24-Year-Old Madison Cawthorn Easily Beats Trump’s Pick in Republican Primary for North Carolina Congressional Seat

Political newcomer Madison Cawthorn defeated Lynda Bennett for the GOP nomination in North Carolina’s 11th Congressional District. Cawthorn will face Democrat Moe Davis in November.
Madison Cawthorn campaign

In a surprising upset, a 24-year-old political newcomer on Tuesday defeated President Trump’s pick in a Republican primary runoff for a western North Carolina congressional seat vacated by Trump’s chief of staff.

Madison Cawthorn, a real estate investor, easily beat out Lynda Bennett, a real estate agent who had a clear fundraising advantage, with about 66% of the vote.

Trump’s chief of staff, Mark Meadows, announced he wouldn’t seek reelection right before the filing deadline, and Bennett quickly announced her intent to run — a move that angered many Republicans in the 11th Congressional District.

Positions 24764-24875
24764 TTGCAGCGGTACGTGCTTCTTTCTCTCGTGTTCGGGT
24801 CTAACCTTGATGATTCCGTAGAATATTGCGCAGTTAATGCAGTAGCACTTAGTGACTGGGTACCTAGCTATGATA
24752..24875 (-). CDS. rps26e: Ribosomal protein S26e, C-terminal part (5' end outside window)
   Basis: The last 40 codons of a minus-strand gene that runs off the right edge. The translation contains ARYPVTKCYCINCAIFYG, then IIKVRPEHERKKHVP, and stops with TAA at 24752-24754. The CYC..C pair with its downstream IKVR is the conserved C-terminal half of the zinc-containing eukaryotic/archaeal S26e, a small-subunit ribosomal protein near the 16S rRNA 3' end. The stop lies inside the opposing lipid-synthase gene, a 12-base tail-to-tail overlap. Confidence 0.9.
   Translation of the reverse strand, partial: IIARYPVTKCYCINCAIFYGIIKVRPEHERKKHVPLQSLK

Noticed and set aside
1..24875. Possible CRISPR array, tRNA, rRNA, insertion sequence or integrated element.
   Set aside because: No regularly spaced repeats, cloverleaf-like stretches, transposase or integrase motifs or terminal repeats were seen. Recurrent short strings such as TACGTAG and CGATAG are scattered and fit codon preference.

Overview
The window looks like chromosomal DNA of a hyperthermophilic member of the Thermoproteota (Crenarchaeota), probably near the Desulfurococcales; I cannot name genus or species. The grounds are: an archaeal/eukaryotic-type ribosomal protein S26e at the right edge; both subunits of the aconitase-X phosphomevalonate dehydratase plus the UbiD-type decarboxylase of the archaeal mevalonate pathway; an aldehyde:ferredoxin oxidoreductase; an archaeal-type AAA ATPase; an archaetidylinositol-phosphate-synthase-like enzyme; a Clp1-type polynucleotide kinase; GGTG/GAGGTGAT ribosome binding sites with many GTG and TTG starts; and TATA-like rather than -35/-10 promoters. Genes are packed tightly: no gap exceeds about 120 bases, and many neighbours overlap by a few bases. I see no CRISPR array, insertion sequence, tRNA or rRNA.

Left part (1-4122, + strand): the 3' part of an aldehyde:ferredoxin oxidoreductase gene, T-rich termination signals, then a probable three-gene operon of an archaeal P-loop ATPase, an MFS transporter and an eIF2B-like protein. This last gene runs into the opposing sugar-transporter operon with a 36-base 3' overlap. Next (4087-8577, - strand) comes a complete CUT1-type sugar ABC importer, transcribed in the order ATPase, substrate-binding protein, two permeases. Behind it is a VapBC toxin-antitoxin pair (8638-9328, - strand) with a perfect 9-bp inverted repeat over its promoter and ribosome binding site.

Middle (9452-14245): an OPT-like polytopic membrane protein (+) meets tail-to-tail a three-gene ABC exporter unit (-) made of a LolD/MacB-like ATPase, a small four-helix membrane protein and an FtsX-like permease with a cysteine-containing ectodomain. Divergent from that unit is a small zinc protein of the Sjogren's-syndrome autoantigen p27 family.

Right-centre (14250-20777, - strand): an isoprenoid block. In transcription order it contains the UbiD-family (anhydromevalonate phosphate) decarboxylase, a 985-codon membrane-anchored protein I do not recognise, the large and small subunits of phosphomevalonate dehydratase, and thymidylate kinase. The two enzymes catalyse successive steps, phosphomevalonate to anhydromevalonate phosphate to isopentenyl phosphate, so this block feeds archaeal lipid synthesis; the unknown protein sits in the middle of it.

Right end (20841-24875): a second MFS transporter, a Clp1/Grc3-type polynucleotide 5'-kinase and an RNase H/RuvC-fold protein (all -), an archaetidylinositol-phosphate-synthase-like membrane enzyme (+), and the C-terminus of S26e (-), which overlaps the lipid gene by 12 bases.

Bennett, 62, lost the runoff despite a string of high-profile GOP endorsements, including from Trump, who recorded a robocall for her; Meadows; Sen. Ted Cruz of Texas; and Rep. Jim Jordan of Ohio.

Cawthorn used those endorsements against her, labeling her as the establishment choice who would be beholden to special interests.

He also criticized Bennett for refusing to debate him, saying in an ad, “I’ll debate anytime, anywhere. I won’t cow behind big-name endorsements.”

Following his win, Cawthorn released a statement appealing to Trump.

“I want to make something clear; I support our great president,” he said. “I do not believe this election has been a referendum on the president’s influence. The people of western North Carolina are wise and discerning. You observed both candidates and simply made the choice you believed is best for our district. I look forward to fighting alongside our president after I’m elected in November.”

Cawthorn campaigned as “pro-Trump, pro-life and pro-Second Amendment” and emphasized his family’s deep roots in the state, which he said goes back to the Revolutionary War.

Click here to read more.

SOURCE: NPR, Barbara Sprunt